Zara’s personality drove me up a wall. She had little to no accountability for herself, and that bothered me. She didn’t own-up to her own screw-ups when she had them. It felt like she often blamed everyone else for issues she contributed to. And, yes, this is realistic; people do this all the time. But I wish she’d had more of that realization about herself. Her transition at the end to realizing she can be her own love-of-her-life? I mean, I love that message, but it felt too quick. It felt rushed and I didn’t see the connections and build-up—and I certainly didn’t see her taking ownership of her own mistakes.

She also sometimes felt unbelievable. She is almost thirty and her period shows up that unannounced? And she doesn’t know how to use a pad? I mean, it is a big world; I suppose this could happen. But for someone who dealt with period issues twice in the novel, it seems like she’s mostly regular, and pads really are not that difficult to figure out, even if you primarily use tampons.

Also—and this is totally a personal thing—some of the sexcapades seemed rather absurd. Especially the after-effects. Listen, I am not a coquette in any sense of the word, so I cannot speak to how relatable Zara’s love life is, but it felt very forced. And even a bit gross to read. There were a few scenes where I put the book down and just said, “What did I just read? And why am I reading this?”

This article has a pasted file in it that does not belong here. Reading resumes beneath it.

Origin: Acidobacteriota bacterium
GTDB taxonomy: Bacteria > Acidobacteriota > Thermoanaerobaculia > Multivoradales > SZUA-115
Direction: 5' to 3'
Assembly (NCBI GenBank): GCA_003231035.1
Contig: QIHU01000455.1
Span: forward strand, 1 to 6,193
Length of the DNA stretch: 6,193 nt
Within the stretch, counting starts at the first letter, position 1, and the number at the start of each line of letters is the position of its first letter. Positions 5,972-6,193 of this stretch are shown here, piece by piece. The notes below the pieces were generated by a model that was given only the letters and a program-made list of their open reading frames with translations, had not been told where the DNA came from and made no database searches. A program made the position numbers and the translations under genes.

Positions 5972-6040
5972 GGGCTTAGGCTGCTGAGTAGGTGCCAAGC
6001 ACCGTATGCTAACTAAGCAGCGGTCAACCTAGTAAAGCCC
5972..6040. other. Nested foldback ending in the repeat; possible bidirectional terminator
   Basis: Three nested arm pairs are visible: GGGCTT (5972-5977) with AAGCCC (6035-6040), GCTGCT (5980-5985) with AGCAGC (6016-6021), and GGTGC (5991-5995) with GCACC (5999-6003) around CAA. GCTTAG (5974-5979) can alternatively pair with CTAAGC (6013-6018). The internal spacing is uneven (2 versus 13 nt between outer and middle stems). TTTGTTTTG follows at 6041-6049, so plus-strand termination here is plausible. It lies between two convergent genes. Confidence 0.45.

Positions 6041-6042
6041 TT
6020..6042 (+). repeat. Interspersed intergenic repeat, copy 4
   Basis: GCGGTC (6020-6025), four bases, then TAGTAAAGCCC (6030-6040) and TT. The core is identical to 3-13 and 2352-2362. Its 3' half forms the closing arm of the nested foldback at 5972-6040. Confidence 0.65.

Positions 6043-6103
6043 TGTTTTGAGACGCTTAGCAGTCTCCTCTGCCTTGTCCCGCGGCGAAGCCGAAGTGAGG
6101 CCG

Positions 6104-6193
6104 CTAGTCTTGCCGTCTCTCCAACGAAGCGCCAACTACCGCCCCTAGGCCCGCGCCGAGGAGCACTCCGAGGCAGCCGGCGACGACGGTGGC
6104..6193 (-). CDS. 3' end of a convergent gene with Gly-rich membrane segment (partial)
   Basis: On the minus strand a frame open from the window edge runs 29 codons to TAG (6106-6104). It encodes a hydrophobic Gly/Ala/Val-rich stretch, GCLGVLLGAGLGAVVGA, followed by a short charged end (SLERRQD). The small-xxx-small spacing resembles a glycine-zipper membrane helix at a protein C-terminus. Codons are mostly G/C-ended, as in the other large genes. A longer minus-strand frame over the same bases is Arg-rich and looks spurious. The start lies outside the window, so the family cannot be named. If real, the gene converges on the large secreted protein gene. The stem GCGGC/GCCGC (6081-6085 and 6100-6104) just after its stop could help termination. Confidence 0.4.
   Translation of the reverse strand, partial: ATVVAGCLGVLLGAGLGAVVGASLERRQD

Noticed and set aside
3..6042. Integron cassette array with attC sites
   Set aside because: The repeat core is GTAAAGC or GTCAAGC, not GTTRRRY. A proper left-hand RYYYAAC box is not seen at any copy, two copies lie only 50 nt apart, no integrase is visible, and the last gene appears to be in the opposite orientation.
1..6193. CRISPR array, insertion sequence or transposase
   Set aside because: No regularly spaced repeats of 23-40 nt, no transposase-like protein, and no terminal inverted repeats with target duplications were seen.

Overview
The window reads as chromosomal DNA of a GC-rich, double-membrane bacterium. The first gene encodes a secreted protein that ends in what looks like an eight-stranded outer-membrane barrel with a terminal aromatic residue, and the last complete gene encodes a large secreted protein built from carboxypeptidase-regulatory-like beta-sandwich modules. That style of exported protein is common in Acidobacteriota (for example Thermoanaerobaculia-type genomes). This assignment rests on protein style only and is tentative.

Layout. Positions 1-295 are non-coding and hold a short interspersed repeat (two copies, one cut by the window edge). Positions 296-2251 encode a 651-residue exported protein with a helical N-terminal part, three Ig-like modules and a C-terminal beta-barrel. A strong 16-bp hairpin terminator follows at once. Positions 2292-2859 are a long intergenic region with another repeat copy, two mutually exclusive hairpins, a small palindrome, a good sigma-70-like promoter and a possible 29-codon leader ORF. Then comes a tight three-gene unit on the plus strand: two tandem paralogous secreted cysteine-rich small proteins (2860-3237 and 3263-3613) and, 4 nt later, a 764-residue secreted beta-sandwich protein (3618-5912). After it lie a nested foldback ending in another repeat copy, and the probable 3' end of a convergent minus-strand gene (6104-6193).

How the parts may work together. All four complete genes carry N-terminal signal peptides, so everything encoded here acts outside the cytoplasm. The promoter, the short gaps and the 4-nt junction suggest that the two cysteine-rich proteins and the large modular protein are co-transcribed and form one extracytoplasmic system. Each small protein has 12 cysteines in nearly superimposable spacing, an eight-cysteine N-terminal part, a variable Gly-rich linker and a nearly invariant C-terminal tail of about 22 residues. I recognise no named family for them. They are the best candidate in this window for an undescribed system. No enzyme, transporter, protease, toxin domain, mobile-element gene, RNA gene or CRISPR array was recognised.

It also drove me NUTS how she kept saying “shave her vagina” when you don’t shave your vagina; you shave your vulva. Your vagina is inside your body. And, yes, I knew what she meant, and I know a lot of people say this, but it irked me so badly.

Finally, there were quite a few typos and formatting issues I noted. I don’t like digging on this, but considering this wasn’t an indie or self-published venture, it had a publishing house behind it to catch those issues. And some of them I noticed were not just small things, like an out-of-place comma. A woman who “pulled out of a man” did a very different sex act than the one described. (And, hey, no judgment so long as there’s consent, but words gotta match the scene occurrences).